The Indian-Americans have, apparently, read the writing on the wall, although the Democrats have tried to wean them away from Trump by nominating one of them, Kamala Harris, as the running Vice Presidential mate of their Presidential nominee Joe Biden, 77. In all, the Indian-Americans and their various organizations have endorsed 23 candidates in the general elections, including Biden and Harris.

Most of these Indian-Americans remain patriotic who advocate and advance India’s interest in America. They look for the best candidate who could really do India substantial favors rather than pay merely lip-service.

For example, Hemant Bhatt of New Jersey, a member of the “Indian Voices for Trump Coalition Advisory Board” is clear about his objectives. He was part of Trump’s India visit, the “Chalo Gujarat” program, and says that a better; Indian-American representation in the US Congress and the Trump Administration could ensure India’s protection against China, media reports said.

Another influential Indian-American Sunny Gaekwad, a hotelier, knows the importance of being in the right place at the right time. “If you are not on the high table, you end up on the menu!” The Indian-Americans must be in the government, or any dictator could throw them out as happened in Africa, he added.

M Rangaswamy, Founder and Chairman, Indiaspora, says: “We are 7 percent of US physicians, 10 percent of American IT, well represented in academia, so why not have clout.” Citing the Jewish community, he said this minority of 2 percent of the US population has 10 percent representation in the Congress.

On his part, Trump has often showered encomiums on India and Modi. Unlike his predecessors, who parroted the hangover of the Second World War and the Cold War, he may have seen through the new, challenging realities. Unlike Obama, Clinton, or the Bushes, who were all professionals, Trump, being a businessman, carefully does market studies and due diligence before embarking upon a project.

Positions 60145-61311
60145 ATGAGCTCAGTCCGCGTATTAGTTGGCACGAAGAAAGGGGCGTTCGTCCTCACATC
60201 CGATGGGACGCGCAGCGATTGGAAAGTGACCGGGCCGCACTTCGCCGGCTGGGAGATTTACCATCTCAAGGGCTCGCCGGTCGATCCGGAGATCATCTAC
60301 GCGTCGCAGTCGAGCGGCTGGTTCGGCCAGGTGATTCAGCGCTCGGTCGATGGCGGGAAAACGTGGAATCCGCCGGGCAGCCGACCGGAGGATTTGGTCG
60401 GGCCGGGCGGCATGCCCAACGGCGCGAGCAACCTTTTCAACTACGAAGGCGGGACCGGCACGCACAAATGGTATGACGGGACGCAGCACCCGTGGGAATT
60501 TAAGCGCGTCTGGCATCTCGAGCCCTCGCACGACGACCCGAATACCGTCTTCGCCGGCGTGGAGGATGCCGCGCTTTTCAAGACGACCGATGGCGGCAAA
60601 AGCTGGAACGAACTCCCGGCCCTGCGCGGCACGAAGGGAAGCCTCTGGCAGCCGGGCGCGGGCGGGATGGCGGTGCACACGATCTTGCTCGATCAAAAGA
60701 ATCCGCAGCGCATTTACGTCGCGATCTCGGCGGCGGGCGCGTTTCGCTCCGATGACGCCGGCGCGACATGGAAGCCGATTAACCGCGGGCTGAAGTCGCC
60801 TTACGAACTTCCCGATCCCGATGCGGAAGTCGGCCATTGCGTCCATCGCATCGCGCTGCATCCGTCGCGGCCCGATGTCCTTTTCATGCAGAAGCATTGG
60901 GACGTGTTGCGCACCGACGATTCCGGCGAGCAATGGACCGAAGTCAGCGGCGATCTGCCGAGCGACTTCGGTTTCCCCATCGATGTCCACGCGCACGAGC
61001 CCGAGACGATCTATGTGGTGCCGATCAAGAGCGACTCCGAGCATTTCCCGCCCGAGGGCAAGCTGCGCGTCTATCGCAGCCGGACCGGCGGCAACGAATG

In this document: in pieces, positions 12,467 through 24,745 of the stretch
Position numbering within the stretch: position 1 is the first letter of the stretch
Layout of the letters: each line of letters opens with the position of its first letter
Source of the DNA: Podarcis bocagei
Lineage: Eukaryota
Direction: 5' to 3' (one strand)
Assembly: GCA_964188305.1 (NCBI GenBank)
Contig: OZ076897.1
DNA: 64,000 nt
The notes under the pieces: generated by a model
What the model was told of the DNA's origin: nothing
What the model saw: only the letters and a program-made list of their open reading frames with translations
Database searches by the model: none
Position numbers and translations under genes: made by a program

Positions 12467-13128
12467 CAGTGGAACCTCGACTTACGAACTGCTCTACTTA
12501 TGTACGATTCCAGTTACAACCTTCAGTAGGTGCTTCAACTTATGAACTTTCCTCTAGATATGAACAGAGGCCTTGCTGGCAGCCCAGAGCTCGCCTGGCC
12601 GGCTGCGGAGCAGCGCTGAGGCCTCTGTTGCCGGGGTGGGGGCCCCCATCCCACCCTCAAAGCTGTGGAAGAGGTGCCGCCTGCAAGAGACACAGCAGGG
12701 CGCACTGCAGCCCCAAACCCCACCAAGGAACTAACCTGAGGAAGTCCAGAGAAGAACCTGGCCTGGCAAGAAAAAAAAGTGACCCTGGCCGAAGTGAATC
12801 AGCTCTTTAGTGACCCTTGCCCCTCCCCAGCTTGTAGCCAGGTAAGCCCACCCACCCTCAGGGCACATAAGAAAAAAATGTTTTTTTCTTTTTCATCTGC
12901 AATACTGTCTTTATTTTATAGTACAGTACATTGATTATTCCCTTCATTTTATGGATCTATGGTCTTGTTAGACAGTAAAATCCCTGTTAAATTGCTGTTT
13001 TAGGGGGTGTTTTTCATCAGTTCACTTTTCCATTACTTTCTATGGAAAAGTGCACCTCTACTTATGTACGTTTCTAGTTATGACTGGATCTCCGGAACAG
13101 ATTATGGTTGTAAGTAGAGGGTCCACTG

He is aware of what lies beyond the horizon of the present. And why a new discourse, a paradigm shift, is needed in world affairs.

His latest project, therefore, is to cobble together an ‘Asian NATO’ against China. With Brexit, the slow disintegration of the European Union, a NATO member Turkey virtually breaking away to resurrect the Ottoman Empire a century after its death, the Belgium-based NATO is a pale image of its former self. In the absence of the Soviet Union, it has lost many of its teeth, particularly after the USSR-free Eastern and Central European countries also became members of the fading security alliance.

The ‘Asian NATO’, likely to become a reality next year—irrespective of whether he returns to the White House—will be the lasting legacy of the Trump era.

As a prelude to this, the US President has already put together what is now known as Quad—the Quadrilateral Security Dialogue—between the US, India, Australia, and Japan, for their common security against China in the Indo-Pacific Region.

Not only for Quad, a majority in the Indian-American community is likely to vote for Trump also because of Biden’s own doubtful record. He refused to share Trump’s strong views on China’s culpability in the Covid-19 pandemic. His statements have been seen as more pro-Pakistan and pro-China, although, in August 2020, he tried a course-correction: to clean up the mess of his own making, he extended a ‘full-throated support” to India against China.

Trump’s triumph would also herald a restructuring of narrative for the 21st century and realign global forces.